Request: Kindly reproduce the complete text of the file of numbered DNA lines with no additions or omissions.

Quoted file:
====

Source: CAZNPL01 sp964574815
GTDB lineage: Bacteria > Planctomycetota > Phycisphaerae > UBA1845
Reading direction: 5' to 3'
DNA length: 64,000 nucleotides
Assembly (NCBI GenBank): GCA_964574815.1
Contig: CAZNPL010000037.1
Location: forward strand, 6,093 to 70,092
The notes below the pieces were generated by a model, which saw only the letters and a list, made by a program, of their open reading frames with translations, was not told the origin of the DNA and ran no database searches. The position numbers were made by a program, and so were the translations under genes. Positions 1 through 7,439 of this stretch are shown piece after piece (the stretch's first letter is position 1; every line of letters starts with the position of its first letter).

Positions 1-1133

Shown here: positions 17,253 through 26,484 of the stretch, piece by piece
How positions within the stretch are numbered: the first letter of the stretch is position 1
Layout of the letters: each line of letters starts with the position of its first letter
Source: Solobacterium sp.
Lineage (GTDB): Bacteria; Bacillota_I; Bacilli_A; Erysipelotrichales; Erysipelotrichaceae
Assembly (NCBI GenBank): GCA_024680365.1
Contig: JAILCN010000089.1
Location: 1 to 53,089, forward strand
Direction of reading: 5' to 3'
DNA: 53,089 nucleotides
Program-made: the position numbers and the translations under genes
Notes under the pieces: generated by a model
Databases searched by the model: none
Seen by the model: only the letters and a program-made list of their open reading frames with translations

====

Source: CAZNPL01 sp964574815
GTDB lineage: Bacteria > Planctomycetota > Phycisphaerae > UBA1845
Reading direction: 5' to 3'
DNA length: 64,000 nucleotides
Assembly (NCBI GenBank): GCA_964574815.1
Contig: CAZNPL010000037.1
Location: forward strand, 6,093 to 70,092
The notes below the pieces were generated by a model, which saw only the letters and a list, made by a program, of their open reading frames with translations, was not told the origin of the DNA and ran no database searches. The position numbers were made by a program, and so were the translations under genes. Positions 1 through 7,439 of this stretch are shown piece after piece (the stretch's first letter is position 1; every line of letters starts with the position of its first letter).

Positions 1-1133

Shown here: positions 17,253 through 26,484 of the stretch, piece by piece
How positions within the stretch are numbered: the first letter of the stretch is position 1
Layout of the letters: each line of letters starts with the position of its first letter
Source: Solobacterium sp.
Lineage (GTDB): Bacteria; Bacillota_I; Bacilli_A; Erysipelotrichales; Erysipelotrichaceae
Assembly (NCBI GenBank): GCA_024680365.1
Contig: JAILCN010000089.1
Location: 1 to 53,089, forward strand
Direction of reading: 5' to 3'
DNA: 53,089 nucleotides
Program-made: the position numbers and the translations under genes
Notes under the pieces: generated by a model
Databases searched by the model: none
Seen by the model: only the letters and a program-made list of their open reading frames with translations